Sunday, July 5, 2020

It Took a Pandemic for Me to Learn to Cook, and Other Lessons from Lockdown


Wow, has it really been four months since I last posted something on here?  Three and a half of them have been spent working from home, hunkering down with Sylvester.  There have been few outfits worthy of documenting, but lots of books and films enjoyed.  Sylvester has been spoiled with regular treats, brushing, lap time and pets.  There have even been a couple of brief bursts of creativity, but overall, it's been pretty quiet.


This is the fanciest outfit I've worn since March.  The skirt was made by Jenny Rossy and purchased at the Etsy: Made In Canada Toronto show last fall.  I fell in love with the pattern and the pockets!

No mincing words here - the last few months have been a shit show all over the world (especially in the large country south of me) and I know how lucky I am to still have a job, and a safe place to spend the lockdown.  Many people don't have that luxury, and as I stop and reflect about the last few months,  I've realized there are several things I have learned during the pandemic.

Even a "Solitary" Can Have Too Much Alone Time

Initially I didn't know how I would handle working from home - the only people I see on a daily basis are the people I work with, and with that social contact gone, I have definitely felt isolated.  However, my personality and life experience has left me better able to adjust to staying home alone than many other people.  I grew up an only child with two working parents, and spent more time alone while I was growing up than was probably healthy, but that was my situation and I adapted to it.  I learned to enjoy my own company and entertain myself with creative outlets such as drawing and writing.

Initially, I didn't miss having people around (aside from a couple of my closest friends), or having to deal with public transit on a daily basis.  I welcomed the extra time that would have been spent on my daily commute to be able to read and watch things.  Some of the books I've enjoyed recently include the Thursday Next series by Jasper FfordeJonathan Van Ness' memoir Over the Top, and The Nickel Boys by Colin Whitehead.  I've also watched an endless number of series and films on Amazon and Netflix.  I'm currently enjoying the BBC series Ripper Street and rewatching Schitt's Creek; other things I would recommend are:  13th (Netflix), The Lighthouse (Amazon Prime), Under the Skin (Amazon Prime), Disclosure (Netflix) and the Stratford Festival at Home series where every week you can watch one of the plays from a previous season of the festival that has been filmed for home viewing.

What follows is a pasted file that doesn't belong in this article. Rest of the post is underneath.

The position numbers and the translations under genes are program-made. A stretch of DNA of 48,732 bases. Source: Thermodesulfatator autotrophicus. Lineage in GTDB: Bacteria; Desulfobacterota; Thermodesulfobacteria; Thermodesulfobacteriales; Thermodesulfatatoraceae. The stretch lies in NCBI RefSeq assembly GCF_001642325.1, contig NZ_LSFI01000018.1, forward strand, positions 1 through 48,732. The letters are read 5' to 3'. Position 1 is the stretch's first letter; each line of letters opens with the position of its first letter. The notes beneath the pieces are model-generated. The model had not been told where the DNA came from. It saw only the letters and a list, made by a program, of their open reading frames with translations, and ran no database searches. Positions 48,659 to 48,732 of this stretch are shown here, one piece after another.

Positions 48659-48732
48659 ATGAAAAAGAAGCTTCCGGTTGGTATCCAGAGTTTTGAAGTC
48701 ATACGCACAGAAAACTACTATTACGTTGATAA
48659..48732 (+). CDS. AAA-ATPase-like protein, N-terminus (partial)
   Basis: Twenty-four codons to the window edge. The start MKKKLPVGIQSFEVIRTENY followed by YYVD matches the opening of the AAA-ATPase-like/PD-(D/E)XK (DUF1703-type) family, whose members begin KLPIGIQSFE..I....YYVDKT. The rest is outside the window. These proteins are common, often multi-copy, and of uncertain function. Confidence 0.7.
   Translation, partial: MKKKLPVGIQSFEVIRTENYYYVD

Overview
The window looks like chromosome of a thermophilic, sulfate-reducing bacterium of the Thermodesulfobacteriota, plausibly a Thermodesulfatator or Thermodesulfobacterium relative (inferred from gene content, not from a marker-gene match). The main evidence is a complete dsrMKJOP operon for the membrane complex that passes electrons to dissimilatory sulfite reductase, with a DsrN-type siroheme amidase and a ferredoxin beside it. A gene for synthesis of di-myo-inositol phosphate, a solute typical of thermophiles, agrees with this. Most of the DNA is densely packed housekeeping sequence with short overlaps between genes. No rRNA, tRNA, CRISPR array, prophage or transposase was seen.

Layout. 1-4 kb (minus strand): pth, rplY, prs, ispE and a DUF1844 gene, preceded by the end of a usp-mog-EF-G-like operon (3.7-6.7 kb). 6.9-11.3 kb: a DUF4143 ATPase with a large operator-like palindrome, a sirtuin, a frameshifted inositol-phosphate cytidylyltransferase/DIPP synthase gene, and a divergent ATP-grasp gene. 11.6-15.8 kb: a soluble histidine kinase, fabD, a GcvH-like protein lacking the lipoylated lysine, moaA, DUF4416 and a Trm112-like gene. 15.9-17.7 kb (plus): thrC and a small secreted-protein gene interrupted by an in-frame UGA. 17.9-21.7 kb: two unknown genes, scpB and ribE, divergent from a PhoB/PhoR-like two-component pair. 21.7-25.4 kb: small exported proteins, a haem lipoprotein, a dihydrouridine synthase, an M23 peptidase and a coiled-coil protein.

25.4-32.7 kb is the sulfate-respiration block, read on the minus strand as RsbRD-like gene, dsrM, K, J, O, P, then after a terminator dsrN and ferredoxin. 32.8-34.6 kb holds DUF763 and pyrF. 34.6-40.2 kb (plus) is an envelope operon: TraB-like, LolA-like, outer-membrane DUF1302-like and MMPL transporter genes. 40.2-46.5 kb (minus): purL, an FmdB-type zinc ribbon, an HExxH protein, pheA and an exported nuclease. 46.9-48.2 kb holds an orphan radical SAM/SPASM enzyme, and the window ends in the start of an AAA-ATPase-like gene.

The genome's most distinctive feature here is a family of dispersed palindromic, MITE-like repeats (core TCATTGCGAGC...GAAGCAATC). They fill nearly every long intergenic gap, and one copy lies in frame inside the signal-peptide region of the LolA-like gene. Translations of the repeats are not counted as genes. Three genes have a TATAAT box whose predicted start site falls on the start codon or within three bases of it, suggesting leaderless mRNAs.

I thought I was doing pretty well, but by mid-June, I was feeling constantly tired, and having periods of sadness and depression that I hadn't experienced in some time.  Time spent alone can result in constructive reflection, but it can also mean too much time spent in one's own head, which has never been a good thing for me. When I was finally able to have a few "distanced" visits with the occasional friend it made the world of difference for me (and my mood) and near the end of June I even ventured into my favourite retail store, From Mars, which is something I wasn't sure I would be comfortable doing.


I had some extra money from not purchasing anything but food for the previous 3 months and was happy to be able to get a couple of new things and support my good friends' business at the same time.  I was positively giddy to be chatting with other people (while keeping our distance).  One of the things I came home with was the jumpsuit I'm wearing in the photo above.  It has pockets and as you can tell from the way I am holding the sides out, is loose-fitting.  We are in the midst of a heat wave with temperatures of 30 degrees and above every day and I have been so happy to have this to wear.  The photo was taken on June 28th, which was the 50th anniversary of the first Gay Rights March, held one year after the Stonewall riots, hence the rainbow flag makeup.

Having More Free Time Does Not Equal More Creative Output

When the lockdown started here (the last day I worked in the office was during the week of March 16th), I was determined to put the extra time I had at home on evenings and weekends to good use by being both productive and creative.  I  cleaned out the closet in my kitchen, and my kitchen cupboards,  I washed winter clothing and put it into storage, cleaned and polished winter footwear, and mended a few things.   I had already started working on a creative project spearheaded by my friend Melanie, and decided to paint another pair of jeans.
  
I didn't know how I would feel about these jeans when I finished but I actually love them (the back of the left leg is also painted)
 
The photo below is the result of some leftover creative inspiration after I finished my project for Melanie.  I also put a couple of photos on my Instagram (@fcfashionista).  I definitely wish I had more wigs to play with.

Portrait of woman in purple with cat

By the middle of May, I entered a period I shall call "Eh, Fuck it".  My creative output dwindled to  a few IG posts celebrating my collection of vintage hats, and when I ran out of hats, I ran out of inspiration.   I started to live vicariously through the daily updates on Vix's blog about the wonderful garden she and her partner Jon had created, and their home decorating DIY's .  I live in a small rental apartment so home renovations and gardening weren't options for me, but I couldn't even muster up the energy to write a blog post or hem a dress.
 
I Finally Learned to Cook